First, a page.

And finally, the concentration of cases in the large dioceses of the East and West Coasts is significant, though not necessarily for the reason usually cited (the perceived lack of orthodoxy of such dioceses). Despite the desire to pin all transfers of priests and cover-ups of their crimes on the bishops of their dioceses (and even to allege centuries-long conspiracies among bishops that extend as high as the Vatican), the reality is likely much less Da Vinci Code-ish. Larger dioceses have more complex bureaucracies, and, all too often, the bishop is unaware of much of what occurs. The case of a Bernard Cardinal Law, who may have personally authorized transfers and cover-ups, is much more rare, as the rumored desire, back in 2002, of some American bishops to censure the cardinal indicates.
Witness the recent statements by Francis Cardinal George of Chicago regarding sexual-abuse cases that have occurred in his archdiocese since the passage of the charter. While acknowledging that he bears the ultimate responsibility for the actions of the archdiocese, including the implementation of the charter, he has expressed frustration at his inability to oversee the day-to-day operations of his archdiocese. Responsible (as of 2004) for over 2.4 million Catholics and 944 priests, is it any wonder that Cardinal George must rely on a bureaucracy that has clearly failed him? (Whether any diocese should be allowed to become this large is an important question, but it is one for another day.)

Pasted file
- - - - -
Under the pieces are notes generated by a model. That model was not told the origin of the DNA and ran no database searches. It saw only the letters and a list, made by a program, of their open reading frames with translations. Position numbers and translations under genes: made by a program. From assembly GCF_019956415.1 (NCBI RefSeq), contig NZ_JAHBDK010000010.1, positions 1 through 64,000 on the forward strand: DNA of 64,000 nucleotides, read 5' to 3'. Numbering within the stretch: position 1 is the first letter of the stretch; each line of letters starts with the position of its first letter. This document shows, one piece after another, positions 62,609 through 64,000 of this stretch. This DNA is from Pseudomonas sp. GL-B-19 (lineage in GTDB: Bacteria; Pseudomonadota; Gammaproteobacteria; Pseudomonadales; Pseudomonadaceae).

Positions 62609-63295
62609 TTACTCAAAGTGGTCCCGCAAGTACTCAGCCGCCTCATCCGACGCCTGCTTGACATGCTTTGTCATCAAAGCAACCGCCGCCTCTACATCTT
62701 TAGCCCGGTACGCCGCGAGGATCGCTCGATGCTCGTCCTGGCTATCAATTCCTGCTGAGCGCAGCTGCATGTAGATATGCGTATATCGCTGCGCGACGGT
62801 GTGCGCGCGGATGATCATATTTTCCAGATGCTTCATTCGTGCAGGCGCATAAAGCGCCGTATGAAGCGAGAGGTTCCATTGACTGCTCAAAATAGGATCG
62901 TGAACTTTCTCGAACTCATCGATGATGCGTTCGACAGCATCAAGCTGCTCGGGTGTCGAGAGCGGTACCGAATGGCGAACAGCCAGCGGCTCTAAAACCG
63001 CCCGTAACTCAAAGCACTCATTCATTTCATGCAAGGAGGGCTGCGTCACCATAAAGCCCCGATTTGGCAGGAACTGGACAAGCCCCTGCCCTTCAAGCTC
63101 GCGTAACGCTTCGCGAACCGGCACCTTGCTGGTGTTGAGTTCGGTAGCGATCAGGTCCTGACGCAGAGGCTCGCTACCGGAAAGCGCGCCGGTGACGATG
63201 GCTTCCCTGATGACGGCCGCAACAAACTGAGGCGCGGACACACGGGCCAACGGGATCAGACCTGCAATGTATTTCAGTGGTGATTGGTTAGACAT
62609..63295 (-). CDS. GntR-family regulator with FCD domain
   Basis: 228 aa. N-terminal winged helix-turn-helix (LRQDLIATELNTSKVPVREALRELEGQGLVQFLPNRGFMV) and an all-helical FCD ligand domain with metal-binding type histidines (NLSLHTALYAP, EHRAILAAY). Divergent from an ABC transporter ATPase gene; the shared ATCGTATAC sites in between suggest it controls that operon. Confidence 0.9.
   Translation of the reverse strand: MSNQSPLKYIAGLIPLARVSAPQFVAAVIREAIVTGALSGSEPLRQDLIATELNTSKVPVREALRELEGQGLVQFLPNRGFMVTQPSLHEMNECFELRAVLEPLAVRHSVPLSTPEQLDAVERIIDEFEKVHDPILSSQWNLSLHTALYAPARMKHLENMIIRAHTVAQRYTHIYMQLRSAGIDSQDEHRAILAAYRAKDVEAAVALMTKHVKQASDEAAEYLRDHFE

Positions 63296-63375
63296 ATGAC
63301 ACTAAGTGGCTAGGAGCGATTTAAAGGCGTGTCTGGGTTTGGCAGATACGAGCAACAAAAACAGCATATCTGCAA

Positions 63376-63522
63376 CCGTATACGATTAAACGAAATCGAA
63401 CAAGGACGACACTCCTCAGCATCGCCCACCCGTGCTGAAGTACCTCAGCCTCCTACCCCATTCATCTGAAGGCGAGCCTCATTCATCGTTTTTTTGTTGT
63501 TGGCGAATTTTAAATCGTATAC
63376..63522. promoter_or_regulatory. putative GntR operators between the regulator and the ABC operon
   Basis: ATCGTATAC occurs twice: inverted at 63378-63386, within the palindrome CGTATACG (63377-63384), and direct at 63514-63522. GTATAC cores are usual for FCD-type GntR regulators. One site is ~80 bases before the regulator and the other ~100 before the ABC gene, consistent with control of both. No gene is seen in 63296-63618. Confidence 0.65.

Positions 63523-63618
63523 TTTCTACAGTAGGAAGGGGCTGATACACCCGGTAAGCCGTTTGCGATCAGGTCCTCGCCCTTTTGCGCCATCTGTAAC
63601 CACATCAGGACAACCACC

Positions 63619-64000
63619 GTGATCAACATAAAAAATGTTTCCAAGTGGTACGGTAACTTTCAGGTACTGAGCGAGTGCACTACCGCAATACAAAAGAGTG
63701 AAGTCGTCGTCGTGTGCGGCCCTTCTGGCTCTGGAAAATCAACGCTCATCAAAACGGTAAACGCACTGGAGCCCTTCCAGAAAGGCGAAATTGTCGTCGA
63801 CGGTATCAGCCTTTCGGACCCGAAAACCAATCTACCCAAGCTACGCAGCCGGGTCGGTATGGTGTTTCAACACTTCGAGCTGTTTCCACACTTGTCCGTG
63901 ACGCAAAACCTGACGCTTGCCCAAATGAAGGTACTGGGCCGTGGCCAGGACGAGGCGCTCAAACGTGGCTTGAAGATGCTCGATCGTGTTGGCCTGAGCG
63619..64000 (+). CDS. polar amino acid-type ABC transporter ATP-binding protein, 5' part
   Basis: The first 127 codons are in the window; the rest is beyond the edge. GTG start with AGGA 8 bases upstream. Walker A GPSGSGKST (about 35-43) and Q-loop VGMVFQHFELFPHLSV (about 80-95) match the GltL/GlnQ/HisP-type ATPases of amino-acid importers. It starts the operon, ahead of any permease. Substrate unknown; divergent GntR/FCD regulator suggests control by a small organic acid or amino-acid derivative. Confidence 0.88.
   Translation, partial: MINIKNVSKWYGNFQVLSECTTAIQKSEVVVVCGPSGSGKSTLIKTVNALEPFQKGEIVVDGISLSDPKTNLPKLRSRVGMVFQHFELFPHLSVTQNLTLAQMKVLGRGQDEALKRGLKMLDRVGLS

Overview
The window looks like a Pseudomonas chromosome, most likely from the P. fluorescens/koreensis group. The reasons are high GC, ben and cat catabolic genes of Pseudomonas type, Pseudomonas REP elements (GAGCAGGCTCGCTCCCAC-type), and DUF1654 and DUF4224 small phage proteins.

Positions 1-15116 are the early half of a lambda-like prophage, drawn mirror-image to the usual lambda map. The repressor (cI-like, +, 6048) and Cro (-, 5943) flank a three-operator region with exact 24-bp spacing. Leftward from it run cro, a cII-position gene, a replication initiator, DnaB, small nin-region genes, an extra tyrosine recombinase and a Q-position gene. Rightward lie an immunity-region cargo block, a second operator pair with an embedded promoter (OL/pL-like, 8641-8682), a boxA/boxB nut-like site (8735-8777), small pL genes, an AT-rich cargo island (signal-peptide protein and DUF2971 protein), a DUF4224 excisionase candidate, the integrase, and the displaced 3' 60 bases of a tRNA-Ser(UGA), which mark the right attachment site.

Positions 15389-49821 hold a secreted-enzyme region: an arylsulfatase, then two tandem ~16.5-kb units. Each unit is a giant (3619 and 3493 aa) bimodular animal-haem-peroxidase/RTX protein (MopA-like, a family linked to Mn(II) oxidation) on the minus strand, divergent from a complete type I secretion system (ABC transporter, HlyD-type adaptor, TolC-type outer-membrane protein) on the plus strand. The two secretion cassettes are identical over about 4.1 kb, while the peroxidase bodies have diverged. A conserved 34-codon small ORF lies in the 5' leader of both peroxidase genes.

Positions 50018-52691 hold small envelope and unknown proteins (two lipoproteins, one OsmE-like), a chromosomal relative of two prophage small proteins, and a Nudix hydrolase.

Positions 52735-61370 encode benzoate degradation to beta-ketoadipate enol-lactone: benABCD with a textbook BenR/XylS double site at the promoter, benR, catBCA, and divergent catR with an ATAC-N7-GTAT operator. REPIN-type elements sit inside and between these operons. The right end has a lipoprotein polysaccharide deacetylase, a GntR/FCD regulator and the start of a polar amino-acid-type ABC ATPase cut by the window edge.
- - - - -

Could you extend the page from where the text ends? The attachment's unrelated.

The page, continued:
And yet the passage of the charter, its implementation over the past four years, and the implications of these four facts notwithstanding, civil lawsuits against the Church continue to multiply, spreading now to smaller dioceses and involving priests, usually long dead (the vast majority of allegations made in 2005 were against deceased priests), against whom the lawsuit is often the only allegation. Unfortunately, because of the perceived extent of the crisis (which perception may not, as we have seen, reflect reality), every allegation is assumed by the media to be true; every accused priest is assumed to be a Geoghan or a Shanley; and every plaintiff is assumed to be acting only out of the goodness (or, at worst, pain) of his heart and to be entitled to whatever compensation he can wrench from the greedy fingers of a Church that still refuses to reform.
One of the latest lawsuits has been filed here in Rockford—a circumstance that seems particularly ironic, since the bishop of Rockford, Thomas Doran, a renowned canon lawyer, is widely acknowledged as the primary author of the final version of the charter.